100DaysOfCode, Day2

The second entry in a continuous series of learnings from this accountability challenge.

100DaysOfCode, Day2
Photo by Walkator / Unsplash

I decided to make longer form accountability posts for the trends I hashtagged below. Will this hurt how I’m perceived when I decide to hunt for a corporate job and let freelancing take a back seat? Not sure.

Some schools of thought say you should avoid these trends on networks like LinkedIn. To be honest, I can see why, so my intent is to enhance what I document about my efforts and process.

I want to see my own progress more than I want to prove myself to anyone else. So I’m planning to expand on my efforts in the takeaway section and give a “behind the scenes” look at what I find worth learning by providing my Anki questions/answers.

If you have any questions or input on how I’m structuring this and tracking progress, please reach out on socials or feel free to buy a sub and comment here 🙂


Day 2 of #100DaysOfCode to #buildinpublic with #100Devs

I studied:

  • HTML and CSS today with Shay Howe, beginner through advanced
  • practice with various layout exercises

I built:

  • a content strategy that I hope will be sustainable

Biggest Takeaway


I wrote a post on LinkedIn based on a discussion from a recent Twitter Space, the topic was burnout. Here it is.

Coincidentally, I couldn’t keep my focus groove at the keyboard so I deliberately allowed myself to run errands and spend time being present in the sun and with pets for the better part of the day.


It’s important to network as a way to help your prospecting efforts. Don’t rule yourself out of the running for work you may not normally do.

I landed a client for a small piece of digital media design work today.

I was nervous to commit to being able to do the work, so I was honest that it wasn’t my typical type of gig but I volunteered to research into it a little and made an educated offer based on my research. The offer was accepted! Paperwork and payment to follow…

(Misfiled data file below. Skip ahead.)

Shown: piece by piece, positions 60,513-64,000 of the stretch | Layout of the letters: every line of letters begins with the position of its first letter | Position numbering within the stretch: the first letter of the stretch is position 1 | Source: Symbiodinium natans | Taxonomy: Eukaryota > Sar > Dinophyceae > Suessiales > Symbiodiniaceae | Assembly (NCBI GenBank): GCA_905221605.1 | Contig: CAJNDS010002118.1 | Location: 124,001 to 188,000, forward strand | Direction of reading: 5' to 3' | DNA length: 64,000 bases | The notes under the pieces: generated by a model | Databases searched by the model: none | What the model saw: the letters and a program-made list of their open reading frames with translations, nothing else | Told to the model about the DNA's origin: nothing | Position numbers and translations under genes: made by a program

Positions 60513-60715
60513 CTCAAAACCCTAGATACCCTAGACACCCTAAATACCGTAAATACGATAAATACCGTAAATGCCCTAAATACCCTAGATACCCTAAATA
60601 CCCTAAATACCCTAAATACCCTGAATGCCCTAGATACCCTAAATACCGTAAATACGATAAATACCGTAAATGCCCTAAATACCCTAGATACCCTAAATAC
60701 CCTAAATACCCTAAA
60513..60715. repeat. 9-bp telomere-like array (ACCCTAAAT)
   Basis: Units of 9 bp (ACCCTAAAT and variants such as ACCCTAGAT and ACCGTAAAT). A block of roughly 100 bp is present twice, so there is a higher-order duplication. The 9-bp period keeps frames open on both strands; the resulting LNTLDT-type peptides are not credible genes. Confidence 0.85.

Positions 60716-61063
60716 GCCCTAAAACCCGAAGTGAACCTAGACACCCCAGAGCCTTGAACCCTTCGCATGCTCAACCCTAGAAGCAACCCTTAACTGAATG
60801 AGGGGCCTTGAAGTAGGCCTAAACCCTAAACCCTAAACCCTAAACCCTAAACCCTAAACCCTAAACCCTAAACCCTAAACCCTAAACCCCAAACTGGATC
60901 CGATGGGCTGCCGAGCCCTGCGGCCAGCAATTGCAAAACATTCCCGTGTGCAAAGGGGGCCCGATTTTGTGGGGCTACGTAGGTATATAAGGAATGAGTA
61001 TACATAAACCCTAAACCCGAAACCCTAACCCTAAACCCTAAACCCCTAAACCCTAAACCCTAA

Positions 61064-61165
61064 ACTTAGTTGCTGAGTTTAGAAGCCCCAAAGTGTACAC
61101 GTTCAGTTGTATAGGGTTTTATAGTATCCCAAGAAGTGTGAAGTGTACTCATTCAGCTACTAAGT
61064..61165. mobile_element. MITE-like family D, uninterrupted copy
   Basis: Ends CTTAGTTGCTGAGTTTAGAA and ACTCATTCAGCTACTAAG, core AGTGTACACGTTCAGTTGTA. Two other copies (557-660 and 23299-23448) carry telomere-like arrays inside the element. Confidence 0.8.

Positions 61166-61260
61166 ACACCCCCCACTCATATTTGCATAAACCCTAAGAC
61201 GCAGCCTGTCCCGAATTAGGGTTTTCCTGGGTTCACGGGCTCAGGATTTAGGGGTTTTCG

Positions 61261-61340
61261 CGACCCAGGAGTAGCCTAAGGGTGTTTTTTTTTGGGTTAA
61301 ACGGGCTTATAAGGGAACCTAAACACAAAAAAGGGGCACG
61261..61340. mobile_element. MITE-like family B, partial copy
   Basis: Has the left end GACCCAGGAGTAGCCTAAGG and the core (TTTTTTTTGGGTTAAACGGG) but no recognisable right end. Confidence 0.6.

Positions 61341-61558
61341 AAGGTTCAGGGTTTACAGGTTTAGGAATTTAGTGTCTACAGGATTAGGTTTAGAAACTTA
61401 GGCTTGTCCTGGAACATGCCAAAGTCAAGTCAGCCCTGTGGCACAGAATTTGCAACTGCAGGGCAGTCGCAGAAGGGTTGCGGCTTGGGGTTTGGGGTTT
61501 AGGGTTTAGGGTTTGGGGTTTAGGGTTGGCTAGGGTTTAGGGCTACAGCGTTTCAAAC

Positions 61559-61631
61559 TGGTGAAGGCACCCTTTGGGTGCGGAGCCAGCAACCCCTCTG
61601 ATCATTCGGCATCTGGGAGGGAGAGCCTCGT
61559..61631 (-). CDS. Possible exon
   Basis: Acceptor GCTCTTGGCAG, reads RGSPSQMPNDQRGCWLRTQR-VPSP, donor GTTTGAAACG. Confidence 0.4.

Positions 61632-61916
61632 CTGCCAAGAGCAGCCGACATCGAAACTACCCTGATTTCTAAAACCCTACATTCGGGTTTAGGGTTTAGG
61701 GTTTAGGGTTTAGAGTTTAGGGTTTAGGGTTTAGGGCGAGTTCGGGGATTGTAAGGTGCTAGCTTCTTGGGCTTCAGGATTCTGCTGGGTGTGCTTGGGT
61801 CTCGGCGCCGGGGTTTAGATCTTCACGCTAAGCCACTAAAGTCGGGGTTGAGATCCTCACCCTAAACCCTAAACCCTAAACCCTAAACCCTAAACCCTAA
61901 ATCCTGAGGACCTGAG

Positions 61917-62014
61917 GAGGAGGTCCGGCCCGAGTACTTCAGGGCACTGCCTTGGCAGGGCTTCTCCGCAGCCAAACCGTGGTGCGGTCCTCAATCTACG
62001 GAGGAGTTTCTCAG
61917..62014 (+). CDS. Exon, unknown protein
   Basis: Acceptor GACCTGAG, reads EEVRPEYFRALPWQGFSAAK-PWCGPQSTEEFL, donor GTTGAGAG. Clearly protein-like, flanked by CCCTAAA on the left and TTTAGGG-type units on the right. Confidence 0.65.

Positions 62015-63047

Design {and Development}:

I’ve learned a couple of different clearfix hacks for use on legacy code that uses floats for positioning. There is one involving table-level elements listed in the Shay Howe Guide to HTML and CSS material that I thought was interesting for its historical insight into the way certain problems were solved while CSS3 and the layout of the web were developing past infancy and teens.

I appreciate that 100Devs has us learn a little bit of “how it once was” and is explicit that this is because we may get hired by companies that have a legacy code base.

My biggest takeaway on positioning with floats is that depending on how content-rich the page is, things were likely cumbersome, to say the least. The thought of margins and paddings overlapping in unexpected ways really nags at the pixel perfectionist in me.

Flexbox is a huge step up, in my opinion. I plan to take one of the layouts I was practicing with and build it from the ground up with floats, then refactor it with Flexbox (and maybe grid) in order to see what lessons there are. It will be a future feature post for sure.

Note Dump

I use this space to generate Anki card content for my spaced repetition learning. For more info, check out Ali Abdaal on YouTube. The things I called out to quiz myself on are personal to what I took away from the material I reviewed but if you’re curious to discuss any, hit me up on Twitter or just become a paid subscriber to help by donating to Resilient Coders (then you can comment here 😉)

  • I didn’t watch a lot of videos today which is usually where the note cards come in and the stuff I practiced I actually felt competent on so there weren’t many Anki additions, but here are my stats on reviews
dashboard of Anki study card performance stats
dashboard of Anki review card stats